Villagers burned incense and floated offerings to the spirits, hoping to ward off an eruption of Mount Merapi, but activity at the volcano intensified on Monday — with one blast sending ash, rock and gases more than two miles down the slope.

A scientist warned on Sunday that a growing lava dome could collapse. On Monday, as activity increased, villagers who had not left were told to stand by for possible evacuation and waited in groups by the side of the road on the slopes of the volcano.

One of the eruptions was the most powerful yet, sending ash, rock fragments and volcanic gas almost 2 1/2 miles down the mountain's western flank, said Ratdomopurbo, the region's chief vulcanologist.

Despite a government evacuation order, many farmers were in the fields to tend animals and crops on the volcano's fertile slopes, ignoring black clouds billowing into the sky and fresh scars scorched by lava flows on the mountain's western flank.

"I cannot force them," said Widi Sutikno, the official coordinating the government's emergency operation. "All I can do is tell them to keep looking up at the mountain and have a motorbike ready."

More than 4,500 people living in villages closest to the crater or next to rivers that could provide paths for hot lava had been evacuated by Sunday, a day after scientists raised the alert status for Merapi to the highest warning after weeks of volcanic activity.

Sutikno said 18,000 others who live lower down the slopes were not considered in immediate danger and had not been ordered to leave their homes on the 9,800-foot mountain that rises from the plains of Indonesia's densely populated Java Island.

In one of the villages in the shadow of Merapi, holy men and hundreds of people lit incense and set rice, fruit and vegetables floating down a river in a ceremony they believed would appease the spirits and prevent an eruption.

"It's bound to help," Parsi, a villager who like many Indonesians using only one name, said after the ceremony. "Everyone around here believes in this. It is in our blood."

Although most Indonesians are Muslim, many also worship ancient spirits, especially in Central Java province.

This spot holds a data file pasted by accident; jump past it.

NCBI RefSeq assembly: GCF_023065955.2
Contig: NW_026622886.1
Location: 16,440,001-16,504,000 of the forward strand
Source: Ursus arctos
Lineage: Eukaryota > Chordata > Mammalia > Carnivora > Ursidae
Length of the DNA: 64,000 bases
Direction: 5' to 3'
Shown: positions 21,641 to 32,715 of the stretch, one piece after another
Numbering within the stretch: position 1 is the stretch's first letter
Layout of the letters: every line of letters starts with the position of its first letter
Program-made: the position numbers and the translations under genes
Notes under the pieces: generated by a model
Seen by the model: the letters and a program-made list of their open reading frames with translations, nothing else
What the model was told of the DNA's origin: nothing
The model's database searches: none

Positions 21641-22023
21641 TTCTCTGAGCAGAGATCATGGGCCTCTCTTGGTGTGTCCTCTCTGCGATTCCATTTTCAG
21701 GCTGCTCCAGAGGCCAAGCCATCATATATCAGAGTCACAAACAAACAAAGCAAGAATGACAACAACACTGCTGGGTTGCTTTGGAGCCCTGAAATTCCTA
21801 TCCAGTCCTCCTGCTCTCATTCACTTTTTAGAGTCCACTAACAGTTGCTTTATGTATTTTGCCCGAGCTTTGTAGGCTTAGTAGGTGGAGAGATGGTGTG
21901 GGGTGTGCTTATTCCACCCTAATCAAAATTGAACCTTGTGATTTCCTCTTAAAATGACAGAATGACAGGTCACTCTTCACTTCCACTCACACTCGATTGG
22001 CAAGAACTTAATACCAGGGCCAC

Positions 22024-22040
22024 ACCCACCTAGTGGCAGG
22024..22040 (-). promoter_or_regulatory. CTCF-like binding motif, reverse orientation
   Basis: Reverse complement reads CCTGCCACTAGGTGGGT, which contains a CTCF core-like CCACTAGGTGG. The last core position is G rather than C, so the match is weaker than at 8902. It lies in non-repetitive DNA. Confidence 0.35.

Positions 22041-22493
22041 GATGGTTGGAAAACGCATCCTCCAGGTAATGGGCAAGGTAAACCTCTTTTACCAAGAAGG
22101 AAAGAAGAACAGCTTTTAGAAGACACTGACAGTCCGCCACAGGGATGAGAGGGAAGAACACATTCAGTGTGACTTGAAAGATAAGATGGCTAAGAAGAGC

"All the things we are doing here are to try to make us safe," said Assize Asyhori, an Islamic preacher who took part in the ceremony. "Only Allah knows if Merapi will explode."

Police at roadblocks prevented vehicles from getting within five miles of the volcano's crater, but allowed evacuated villagers to walk in, advising them to leave again by nightfall.

"My feeling is it will not blow at this time," a 30-year-old farmer, Budi, said as he returned to cut grass to feed his cows.

Scientists, however, feared an eruption could be imminent for Merapi, which is about 250 miles east of Indonesia's capital, Jakarta.

The mountain, which is one of 129 active volcanoes in Indonesia, sent out a searing cloud of gas that burned 60 people to death when it last erupted in 1994. About 1,300 people died in a 1930 eruption.

The deadly clouds, which contain a mix of hot ash, rock fragments and volcanic gas, are a big worry, said Sugiono, one of the scientists on a team monitoring the volcano 24 hours a day.

He said a glowing dome of lava being formed by magma forced to the surface was poised to collapse and could send searing clouds down the mountain at several hundred miles an hour.

"Hot clouds keep appearing all the time," Sugiono said. "If you get stuck in them, then you have no chance."